WASHINGTON — A House panel handily approved a bill Wednesday that would force satcasters to offer all local programming on a single dish rather than require subscribers to get several dishes.
Move was a setback for EchoStar, which has repeatedly argued that it can reach more markets by splitting all of its signals into two separate dish antennas for subscribers wanting access to all channels including local broadcasts.
Local broadcasters welcomed the news, as did religious and Spanish-language TV congloms, which maintain EchoStar places their channels on the less popular dish.
Several members of Congress viewed EchoStar’s two-dish practice as a violation of laws requiring satcasters to give local broadcasters the same treatment as larger nets and national programmers. The lawmakers offered the provision in the bill as a remedy.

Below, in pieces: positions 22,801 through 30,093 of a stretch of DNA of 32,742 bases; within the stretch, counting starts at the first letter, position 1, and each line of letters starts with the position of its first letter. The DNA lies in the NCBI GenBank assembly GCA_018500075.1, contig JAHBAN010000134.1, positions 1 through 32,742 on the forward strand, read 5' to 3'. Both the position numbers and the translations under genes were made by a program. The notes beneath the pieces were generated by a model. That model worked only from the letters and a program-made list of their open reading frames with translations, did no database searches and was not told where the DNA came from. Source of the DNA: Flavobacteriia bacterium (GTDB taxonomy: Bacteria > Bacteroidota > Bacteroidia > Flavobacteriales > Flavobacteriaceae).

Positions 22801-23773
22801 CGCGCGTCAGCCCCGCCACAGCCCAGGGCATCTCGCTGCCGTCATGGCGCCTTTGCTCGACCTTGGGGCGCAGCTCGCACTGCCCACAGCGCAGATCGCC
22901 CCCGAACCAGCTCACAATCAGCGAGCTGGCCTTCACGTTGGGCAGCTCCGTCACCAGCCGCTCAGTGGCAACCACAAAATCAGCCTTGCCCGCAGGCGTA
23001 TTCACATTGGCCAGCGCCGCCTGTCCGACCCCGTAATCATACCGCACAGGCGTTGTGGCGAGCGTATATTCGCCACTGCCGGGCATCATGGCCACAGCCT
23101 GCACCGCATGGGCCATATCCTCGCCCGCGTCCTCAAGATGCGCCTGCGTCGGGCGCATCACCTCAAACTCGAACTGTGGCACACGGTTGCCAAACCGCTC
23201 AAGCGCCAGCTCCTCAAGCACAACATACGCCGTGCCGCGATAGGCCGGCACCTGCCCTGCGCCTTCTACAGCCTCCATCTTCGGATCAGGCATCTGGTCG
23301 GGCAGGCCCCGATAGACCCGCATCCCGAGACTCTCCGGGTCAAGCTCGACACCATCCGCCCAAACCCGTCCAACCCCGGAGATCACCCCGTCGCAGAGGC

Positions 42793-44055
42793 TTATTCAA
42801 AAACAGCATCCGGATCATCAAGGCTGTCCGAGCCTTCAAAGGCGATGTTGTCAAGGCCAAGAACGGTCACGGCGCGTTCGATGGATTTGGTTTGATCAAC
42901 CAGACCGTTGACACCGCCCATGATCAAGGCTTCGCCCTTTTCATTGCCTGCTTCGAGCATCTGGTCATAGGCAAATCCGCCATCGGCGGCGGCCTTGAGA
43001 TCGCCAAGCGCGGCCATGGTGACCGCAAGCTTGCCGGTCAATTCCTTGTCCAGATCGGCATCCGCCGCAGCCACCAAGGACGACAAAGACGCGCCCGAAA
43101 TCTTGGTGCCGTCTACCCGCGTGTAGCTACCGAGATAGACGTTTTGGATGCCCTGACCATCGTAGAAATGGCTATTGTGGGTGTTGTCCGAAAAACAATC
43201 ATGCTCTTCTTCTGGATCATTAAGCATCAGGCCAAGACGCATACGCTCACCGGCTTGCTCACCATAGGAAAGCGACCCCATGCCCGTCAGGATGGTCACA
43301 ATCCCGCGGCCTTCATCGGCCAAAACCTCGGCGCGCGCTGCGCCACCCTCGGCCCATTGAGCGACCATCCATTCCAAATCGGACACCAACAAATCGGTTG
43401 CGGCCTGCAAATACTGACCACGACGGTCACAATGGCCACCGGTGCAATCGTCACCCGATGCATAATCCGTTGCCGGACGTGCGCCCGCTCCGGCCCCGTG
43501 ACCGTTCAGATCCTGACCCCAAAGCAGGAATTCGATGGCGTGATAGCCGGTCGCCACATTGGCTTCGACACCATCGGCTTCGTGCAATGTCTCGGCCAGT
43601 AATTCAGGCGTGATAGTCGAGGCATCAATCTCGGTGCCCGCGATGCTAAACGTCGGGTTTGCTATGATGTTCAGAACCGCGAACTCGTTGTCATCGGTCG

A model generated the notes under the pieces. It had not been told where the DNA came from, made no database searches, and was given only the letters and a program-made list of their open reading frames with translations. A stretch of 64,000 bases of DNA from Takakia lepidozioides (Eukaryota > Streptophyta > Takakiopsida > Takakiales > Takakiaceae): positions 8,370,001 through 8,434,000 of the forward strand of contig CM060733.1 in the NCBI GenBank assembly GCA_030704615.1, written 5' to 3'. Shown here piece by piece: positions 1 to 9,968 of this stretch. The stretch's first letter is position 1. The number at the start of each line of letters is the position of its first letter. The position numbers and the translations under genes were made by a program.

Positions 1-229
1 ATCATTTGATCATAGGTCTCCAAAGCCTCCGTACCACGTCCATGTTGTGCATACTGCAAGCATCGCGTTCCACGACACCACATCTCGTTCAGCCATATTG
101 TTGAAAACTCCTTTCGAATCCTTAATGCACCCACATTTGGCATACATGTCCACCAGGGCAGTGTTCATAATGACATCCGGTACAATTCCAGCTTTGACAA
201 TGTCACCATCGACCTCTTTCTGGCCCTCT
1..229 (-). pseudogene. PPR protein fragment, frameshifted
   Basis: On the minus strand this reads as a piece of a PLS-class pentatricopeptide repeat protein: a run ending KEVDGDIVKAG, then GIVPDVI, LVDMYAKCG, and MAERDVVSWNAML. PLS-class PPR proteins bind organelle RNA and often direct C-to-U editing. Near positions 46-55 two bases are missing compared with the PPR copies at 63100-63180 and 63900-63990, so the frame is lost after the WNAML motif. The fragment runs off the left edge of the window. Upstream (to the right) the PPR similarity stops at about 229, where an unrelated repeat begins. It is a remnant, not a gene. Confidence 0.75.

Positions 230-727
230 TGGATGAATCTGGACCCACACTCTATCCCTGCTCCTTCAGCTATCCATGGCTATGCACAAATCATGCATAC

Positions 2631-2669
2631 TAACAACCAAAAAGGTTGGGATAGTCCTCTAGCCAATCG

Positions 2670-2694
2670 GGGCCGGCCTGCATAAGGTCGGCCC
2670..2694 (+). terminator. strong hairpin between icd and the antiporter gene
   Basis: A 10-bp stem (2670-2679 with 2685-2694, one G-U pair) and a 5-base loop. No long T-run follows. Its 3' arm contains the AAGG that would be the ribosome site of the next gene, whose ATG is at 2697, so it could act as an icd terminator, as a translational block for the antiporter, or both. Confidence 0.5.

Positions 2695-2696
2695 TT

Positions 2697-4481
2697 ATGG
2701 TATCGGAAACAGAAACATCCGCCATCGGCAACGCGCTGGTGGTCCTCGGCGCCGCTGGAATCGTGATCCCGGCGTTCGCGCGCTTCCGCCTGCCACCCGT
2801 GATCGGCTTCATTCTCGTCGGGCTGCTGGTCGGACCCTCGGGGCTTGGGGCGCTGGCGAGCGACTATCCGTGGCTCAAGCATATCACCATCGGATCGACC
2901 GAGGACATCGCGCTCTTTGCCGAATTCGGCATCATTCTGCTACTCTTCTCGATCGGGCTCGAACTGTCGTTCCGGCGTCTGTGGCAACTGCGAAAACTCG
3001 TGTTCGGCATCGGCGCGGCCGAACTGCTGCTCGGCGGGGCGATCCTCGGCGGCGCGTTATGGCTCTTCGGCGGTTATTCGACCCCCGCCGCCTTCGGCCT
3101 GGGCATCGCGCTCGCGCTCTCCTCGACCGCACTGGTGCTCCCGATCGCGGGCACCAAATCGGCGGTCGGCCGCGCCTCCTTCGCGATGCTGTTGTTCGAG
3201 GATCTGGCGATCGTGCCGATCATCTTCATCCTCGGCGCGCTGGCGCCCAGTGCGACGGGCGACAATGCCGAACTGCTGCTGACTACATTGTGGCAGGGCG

A satellite industry group took issue with the bill and complained that it helps local broadcasters more than satellite companies and consumers.
“It seems to me that Congress is missing a great opportunity to expand consumer choice and increase competition,” said Richard DalBello, president of the Satellite Broadcasting and Communications Assn.
The committee action is the first step in Congress’ attempt to reauthorize the Satellite Home Viewer Act.
When it was first enacted in 1999, the legislation was designed to help satcasters such as DirecTV and EchoStar compete with cable.
New version of the act would also allow satcasters to offer consumers network signals located in distant areas if they are “significantly viewed” in their local areas, as long as the companies also offer local broadcast station coverage.